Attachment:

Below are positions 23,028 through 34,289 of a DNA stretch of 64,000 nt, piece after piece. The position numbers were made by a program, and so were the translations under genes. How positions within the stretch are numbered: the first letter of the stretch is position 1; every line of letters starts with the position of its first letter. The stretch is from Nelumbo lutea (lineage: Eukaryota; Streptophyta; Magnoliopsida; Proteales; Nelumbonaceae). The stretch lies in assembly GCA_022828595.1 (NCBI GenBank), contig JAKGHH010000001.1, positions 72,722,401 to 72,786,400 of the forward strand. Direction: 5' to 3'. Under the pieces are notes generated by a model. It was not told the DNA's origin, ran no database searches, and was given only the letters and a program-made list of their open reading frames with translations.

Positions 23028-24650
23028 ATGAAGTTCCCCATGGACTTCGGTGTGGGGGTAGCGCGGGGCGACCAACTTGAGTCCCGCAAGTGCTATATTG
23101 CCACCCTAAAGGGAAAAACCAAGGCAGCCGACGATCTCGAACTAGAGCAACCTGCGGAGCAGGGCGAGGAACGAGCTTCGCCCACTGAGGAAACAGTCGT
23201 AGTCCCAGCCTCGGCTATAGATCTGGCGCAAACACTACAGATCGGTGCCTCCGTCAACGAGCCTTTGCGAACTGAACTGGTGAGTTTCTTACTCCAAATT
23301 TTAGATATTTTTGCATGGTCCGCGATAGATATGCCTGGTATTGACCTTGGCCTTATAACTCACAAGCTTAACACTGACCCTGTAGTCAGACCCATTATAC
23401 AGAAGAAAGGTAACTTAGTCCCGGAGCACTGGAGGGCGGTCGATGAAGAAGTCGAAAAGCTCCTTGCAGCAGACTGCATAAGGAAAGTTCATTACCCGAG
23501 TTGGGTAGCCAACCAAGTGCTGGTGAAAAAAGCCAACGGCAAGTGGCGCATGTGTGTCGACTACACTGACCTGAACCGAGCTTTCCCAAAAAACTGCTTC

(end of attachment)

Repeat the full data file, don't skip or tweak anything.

Below are positions 23,028 through 34,289 of a DNA stretch of 64,000 nt, piece after piece. The position numbers were made by a program, and so were the translations under genes. How positions within the stretch are numbered: the first letter of the stretch is position 1; every line of letters starts with the position of its first letter. The stretch is from Nelumbo lutea (lineage: Eukaryota; Streptophyta; Magnoliopsida; Proteales; Nelumbonaceae). The stretch lies in assembly GCA_022828595.1 (NCBI GenBank), contig JAKGHH010000001.1, positions 72,722,401 to 72,786,400 of the forward strand. Direction: 5' to 3'. Under the pieces are notes generated by a model. It was not told the DNA's origin, ran no database searches, and was given only the letters and a program-made list of their open reading frames with translations.

Positions 23028-24650
23028 ATGAAGTTCCCCATGGACTTCGGTGTGGGGGTAGCGCGGGGCGACCAACTTGAGTCCCGCAAGTGCTATATTG
23101 CCACCCTAAAGGGAAAAACCAAGGCAGCCGACGATCTCGAACTAGAGCAACCTGCGGAGCAGGGCGAGGAACGAGCTTCGCCCACTGAGGAAACAGTCGT
23201 AGTCCCAGCCTCGGCTATAGATCTGGCGCAAACACTACAGATCGGTGCCTCCGTCAACGAGCCTTTGCGAACTGAACTGGTGAGTTTCTTACTCCAAATT
23301 TTAGATATTTTTGCATGGTCCGCGATAGATATGCCTGGTATTGACCTTGGCCTTATAACTCACAAGCTTAACACTGACCCTGTAGTCAGACCCATTATAC
23401 AGAAGAAAGGTAACTTAGTCCCGGAGCACTGGAGGGCGGTCGATGAAGAAGTCGAAAAGCTCCTTGCAGCAGACTGCATAAGGAAAGTTCATTACCCGAG
23501 TTGGGTAGCCAACCAAGTGCTGGTGAAAAAAGCCAACGGCAAGTGGCGCATGTGTGTCGACTACACTGACCTGAACCGAGCTTTCCCAAAAAACTGCTTC